The excitement surrounding the arrival in September of the John Sayles Archive at the University of Michigan Special Collections Library was huge.
Now nestled among the archival materials of maverick American directors Orson Welles and Robert Altman are Sayles’ scripts, production documents, legal documents, photographs, storyboards and correspondence regarding such films as Matewan, The Brother from Another Planet, The Secret of Roan Inish, Lone Star, Eight Men Out, and more. There are personal journals and notebooks, business records and props. Also included are manuscripts of some of Sayles’ novels, short stories, and plays. The archive even showcases his uncredited work as a writer on such films as Apollo 13. To date, some 250 boxes of materials covering the full range of Sayles’ remarkable career have arrived at U-M, with more expected.
The archive signals a growing research oasis for film students, scholars, and historians who know the significance of such iconic individualists as Welles, Altman, and Sayles and who want to explore the scripts, records, and artifacts that help define and illuminate their work. Those rich possibilities were unveiled in June with “The Many Hats of Robert Altman” exhibit and symposium in the Hatcher Library Gallery. Students in the Screen Arts and Cultures course “Major Directors” curated the exhibit after using the Altman archive throughout a semester. Two dozen film artists, critics, historians, and scholars who were conversant with Altman’s work as a writer/director/producer convened at U-M for a series of panels, screenings, and other events. Kathryn Reed Altman, Altman’s wife of 37 years, was a very special participant.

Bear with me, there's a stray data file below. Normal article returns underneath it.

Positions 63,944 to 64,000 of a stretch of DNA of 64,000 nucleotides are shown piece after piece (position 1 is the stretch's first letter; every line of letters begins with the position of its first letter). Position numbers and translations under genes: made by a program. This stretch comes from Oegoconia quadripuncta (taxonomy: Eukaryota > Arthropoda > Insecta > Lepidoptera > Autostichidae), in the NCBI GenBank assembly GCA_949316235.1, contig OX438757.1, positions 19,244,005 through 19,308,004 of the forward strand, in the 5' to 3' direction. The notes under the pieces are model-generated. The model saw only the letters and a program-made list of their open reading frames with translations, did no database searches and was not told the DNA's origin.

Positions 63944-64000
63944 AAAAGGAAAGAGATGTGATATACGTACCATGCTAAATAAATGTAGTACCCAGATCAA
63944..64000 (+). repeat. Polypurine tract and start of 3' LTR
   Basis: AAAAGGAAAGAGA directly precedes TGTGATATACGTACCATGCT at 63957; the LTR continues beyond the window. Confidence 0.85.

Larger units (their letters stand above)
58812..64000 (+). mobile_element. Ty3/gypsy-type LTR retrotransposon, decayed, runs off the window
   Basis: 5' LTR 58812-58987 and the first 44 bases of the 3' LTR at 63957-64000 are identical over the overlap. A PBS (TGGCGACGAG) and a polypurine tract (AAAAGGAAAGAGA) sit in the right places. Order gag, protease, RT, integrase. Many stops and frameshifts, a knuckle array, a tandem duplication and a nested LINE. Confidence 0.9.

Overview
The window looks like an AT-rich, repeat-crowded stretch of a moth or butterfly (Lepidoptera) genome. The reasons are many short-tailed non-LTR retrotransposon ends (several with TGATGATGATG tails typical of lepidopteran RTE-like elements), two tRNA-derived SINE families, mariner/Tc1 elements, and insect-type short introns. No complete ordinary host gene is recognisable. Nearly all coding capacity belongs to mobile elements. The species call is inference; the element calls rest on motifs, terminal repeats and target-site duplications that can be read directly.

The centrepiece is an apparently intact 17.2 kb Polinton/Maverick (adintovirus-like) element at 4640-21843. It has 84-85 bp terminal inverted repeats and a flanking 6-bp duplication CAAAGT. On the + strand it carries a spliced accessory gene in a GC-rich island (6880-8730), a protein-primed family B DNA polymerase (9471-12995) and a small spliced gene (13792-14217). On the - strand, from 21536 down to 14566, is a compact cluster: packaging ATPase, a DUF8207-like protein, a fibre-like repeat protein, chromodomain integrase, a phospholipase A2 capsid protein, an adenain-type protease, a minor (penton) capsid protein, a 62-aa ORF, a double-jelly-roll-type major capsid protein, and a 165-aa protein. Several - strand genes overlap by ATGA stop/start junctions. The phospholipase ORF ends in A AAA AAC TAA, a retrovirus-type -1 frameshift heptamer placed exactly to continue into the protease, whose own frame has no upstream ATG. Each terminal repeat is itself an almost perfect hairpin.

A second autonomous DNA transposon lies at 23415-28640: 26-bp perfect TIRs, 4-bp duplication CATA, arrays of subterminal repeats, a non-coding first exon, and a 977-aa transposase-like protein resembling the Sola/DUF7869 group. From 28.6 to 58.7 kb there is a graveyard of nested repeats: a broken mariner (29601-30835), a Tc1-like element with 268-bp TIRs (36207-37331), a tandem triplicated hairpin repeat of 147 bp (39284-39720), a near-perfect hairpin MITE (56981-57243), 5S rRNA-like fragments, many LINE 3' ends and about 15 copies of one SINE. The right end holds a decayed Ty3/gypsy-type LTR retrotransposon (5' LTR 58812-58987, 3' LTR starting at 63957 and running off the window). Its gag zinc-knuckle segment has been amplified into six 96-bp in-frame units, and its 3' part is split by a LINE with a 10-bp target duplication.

An American individualist
Sayles’ 35-year career as a one-of-a-kind, fully immersed independent filmmaker has been a prolific one and it continues to this day. His 18th film as writer-director, Go for Sisters, was released in limited distribution this month. It carries forth Sayles’ unparalleled skill for writing tough, honest, character-oriented scripts about people caught in challenging life situations.
Critics recognized Sayles’ talent and promise as a filmmaker very early, even as it became clear his achievements stand in sharp contrast to Hollywood’s way of thinking about what movies can and should be. His first as writer-director was 1979’s Return of the Secaucus 7 (made for $40,000) about a reunion of friends who were liberal activists during their college years. Next came 1983’s Lianna, a forthright story of an unhappily married young woman whose life takes an unexpected course when she falls in love with another woman. With just these two films to his credit, Sayles received a prized MacArthur Foundation fellowship in 1983, a substantial unrestricted monetary award given to “talented individuals who have shown extraordinary originality and dedication in their creative pursuits and a marked capacity for self-direction.”